Featured image from Thomas Jensen @ Unsplash: https://unsplash.com/photos/ISG-rUel0Uw.

Sometimes your standard ISP hardware is not enough. For a long time I though that I did not need any fancy network equipment but I recently changed my mind because of the accumulation of "little" issues.

Some problems got in my way as my home network was growing:

  • The WiFi antenna of my box has trouble to cover my TV space because of concrete walls,
  • Some IoT devices connected via WiFi don't work over 5 GHz and have some limitations on the length of the WiFi key (I know... Internet of Shit),
  • When I make some experimentation on a network-connected device, I always have a Raspberry Pi available but the setup always takes a little time (check my article on this),
  • I have the possibility, with my ISP's box, to broadcast on demand a guest WiFi connection but it implies to turn off the dual band WiFi,
  • I have several use cases for my network and I'd like to have a clear isolation between them,
  • I have isolation transformers on my electrical panel. As they filter out high frequencies, PLC do not work between my office and the living room. So that's not a valid option to get over the poor WiFi connection.

I decided, based on what I saw on the Internet, to give a try to Ubiquiti UniFi products.

Hardware choice

The hardware I chose has several advantages:

  • The WiFi AP supports up to 4 BSSID in dual band
  • The switch is manageable, provides PoE and supports 802.1q
  • The Security Gateway allows to implement isolation between LANs
  • All of that is automagically updated via Ubiquiti UniFi (self-hosted) and is easily manageable
Ubiquiti USG - Isn't it cute?

First of all, I already made a mistake even before installing the new hardware. I overlooked the fact that Ubiquiti has 2 lines of of products that do not magically interact. Therefore, the list below has an error.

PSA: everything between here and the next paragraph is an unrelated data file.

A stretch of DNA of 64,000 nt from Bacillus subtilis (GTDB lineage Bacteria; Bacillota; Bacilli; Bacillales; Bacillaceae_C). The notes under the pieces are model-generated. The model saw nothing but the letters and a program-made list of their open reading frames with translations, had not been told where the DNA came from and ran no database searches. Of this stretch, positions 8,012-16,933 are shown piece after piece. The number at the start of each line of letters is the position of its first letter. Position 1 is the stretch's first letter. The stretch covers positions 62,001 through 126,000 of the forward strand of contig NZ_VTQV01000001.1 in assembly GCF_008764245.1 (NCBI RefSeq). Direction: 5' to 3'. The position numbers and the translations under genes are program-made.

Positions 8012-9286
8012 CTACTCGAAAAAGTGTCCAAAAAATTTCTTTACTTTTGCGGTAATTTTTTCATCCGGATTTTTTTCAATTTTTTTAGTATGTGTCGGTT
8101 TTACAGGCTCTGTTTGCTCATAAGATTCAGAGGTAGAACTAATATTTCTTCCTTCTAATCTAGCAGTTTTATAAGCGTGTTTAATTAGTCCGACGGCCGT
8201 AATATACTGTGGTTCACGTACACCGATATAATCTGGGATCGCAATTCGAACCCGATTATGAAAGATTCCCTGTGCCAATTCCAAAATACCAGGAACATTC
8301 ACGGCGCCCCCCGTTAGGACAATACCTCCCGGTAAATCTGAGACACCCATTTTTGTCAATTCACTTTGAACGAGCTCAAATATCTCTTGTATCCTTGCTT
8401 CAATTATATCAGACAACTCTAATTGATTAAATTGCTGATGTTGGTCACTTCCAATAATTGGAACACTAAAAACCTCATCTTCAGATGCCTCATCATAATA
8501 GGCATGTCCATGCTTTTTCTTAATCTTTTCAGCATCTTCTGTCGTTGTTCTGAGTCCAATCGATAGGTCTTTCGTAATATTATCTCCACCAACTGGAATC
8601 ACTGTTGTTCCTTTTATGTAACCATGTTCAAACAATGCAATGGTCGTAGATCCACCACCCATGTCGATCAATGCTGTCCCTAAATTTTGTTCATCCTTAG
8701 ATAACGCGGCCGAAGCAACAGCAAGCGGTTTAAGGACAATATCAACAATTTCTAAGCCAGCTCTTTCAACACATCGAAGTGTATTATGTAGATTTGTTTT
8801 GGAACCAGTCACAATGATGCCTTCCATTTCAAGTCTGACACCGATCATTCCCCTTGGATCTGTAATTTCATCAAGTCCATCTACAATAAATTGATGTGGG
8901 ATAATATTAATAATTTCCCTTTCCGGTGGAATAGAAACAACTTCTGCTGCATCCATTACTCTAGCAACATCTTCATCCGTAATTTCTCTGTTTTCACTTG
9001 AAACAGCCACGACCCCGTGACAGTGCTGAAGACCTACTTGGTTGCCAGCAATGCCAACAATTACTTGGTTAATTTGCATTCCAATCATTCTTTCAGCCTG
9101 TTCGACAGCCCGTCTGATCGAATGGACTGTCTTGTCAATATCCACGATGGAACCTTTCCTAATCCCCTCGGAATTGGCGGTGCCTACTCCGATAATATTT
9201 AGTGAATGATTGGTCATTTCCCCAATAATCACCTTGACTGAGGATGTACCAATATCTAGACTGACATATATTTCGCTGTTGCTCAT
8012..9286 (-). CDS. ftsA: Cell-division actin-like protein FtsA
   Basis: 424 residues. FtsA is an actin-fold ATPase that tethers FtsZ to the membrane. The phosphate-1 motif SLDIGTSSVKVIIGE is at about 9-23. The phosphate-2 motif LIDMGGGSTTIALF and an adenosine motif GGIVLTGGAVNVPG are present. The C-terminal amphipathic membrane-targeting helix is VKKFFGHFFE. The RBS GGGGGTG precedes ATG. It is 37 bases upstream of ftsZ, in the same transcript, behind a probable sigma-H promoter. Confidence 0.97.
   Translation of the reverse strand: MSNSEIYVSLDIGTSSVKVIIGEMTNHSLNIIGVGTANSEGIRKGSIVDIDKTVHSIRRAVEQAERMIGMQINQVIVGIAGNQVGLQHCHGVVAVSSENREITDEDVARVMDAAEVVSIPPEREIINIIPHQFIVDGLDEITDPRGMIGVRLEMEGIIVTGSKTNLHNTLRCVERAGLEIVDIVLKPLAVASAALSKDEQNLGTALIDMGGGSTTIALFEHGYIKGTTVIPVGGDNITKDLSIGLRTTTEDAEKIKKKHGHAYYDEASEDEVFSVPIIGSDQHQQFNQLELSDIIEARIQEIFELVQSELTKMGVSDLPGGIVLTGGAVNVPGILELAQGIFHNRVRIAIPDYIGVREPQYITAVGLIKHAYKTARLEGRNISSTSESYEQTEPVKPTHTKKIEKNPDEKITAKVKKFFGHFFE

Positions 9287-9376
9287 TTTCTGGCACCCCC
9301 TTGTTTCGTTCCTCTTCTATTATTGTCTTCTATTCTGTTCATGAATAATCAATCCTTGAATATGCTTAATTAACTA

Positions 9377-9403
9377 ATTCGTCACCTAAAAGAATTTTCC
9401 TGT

So I ordered the following items:

If I had to redo this today, I would rather take the Ubiquiti UniFi US-8-60W switch as it can be managed with Unifi Controller and also features everything I have on my current switch (and even a bit more).

But in the end, the EdgeSwitch is totally usable given the fact that it has its own management interface. That would not have been the case with the access point (I can't stress this enough: the UniFi Access Point is only manageable via UniFi Controller).

If you do not have a server already set to host UniFi Controller, I would recommend either to buy Ubiquiti’s UniFi Cloud Key or to install it on a small single board computer like a Raspberry Pi. It worked great for me on a spare Raspberry Pi 3B+.

Device configuration

Well, there’s nothing much to say, apart that everything is orchestrated by UniFi Controller quite automagically.

First, like I said, my switch is not manageable from the controller. So I had to configure it by hand. I have to say that it is pretty straightforward as you just have to connect to a web interface using the management port and set a static IP, as no DHCP server is running on the console interface. The interface itself is self-explanatory if you have a basic networking background.

So I just configured the port mapping on the switch with VLANs and 2 trunks: one for the traffic between the Switch and the USG and one, with PoE, to the WiFi access point.

After that, I just installed Ubiquiti’s UniFi Controller on a Raspberry Pi (following this guide). Just pay attention to the JDK version to install as the software has not yet been updated to support the latest versions of Java. I since moved it to a server I installed recently but that is another story.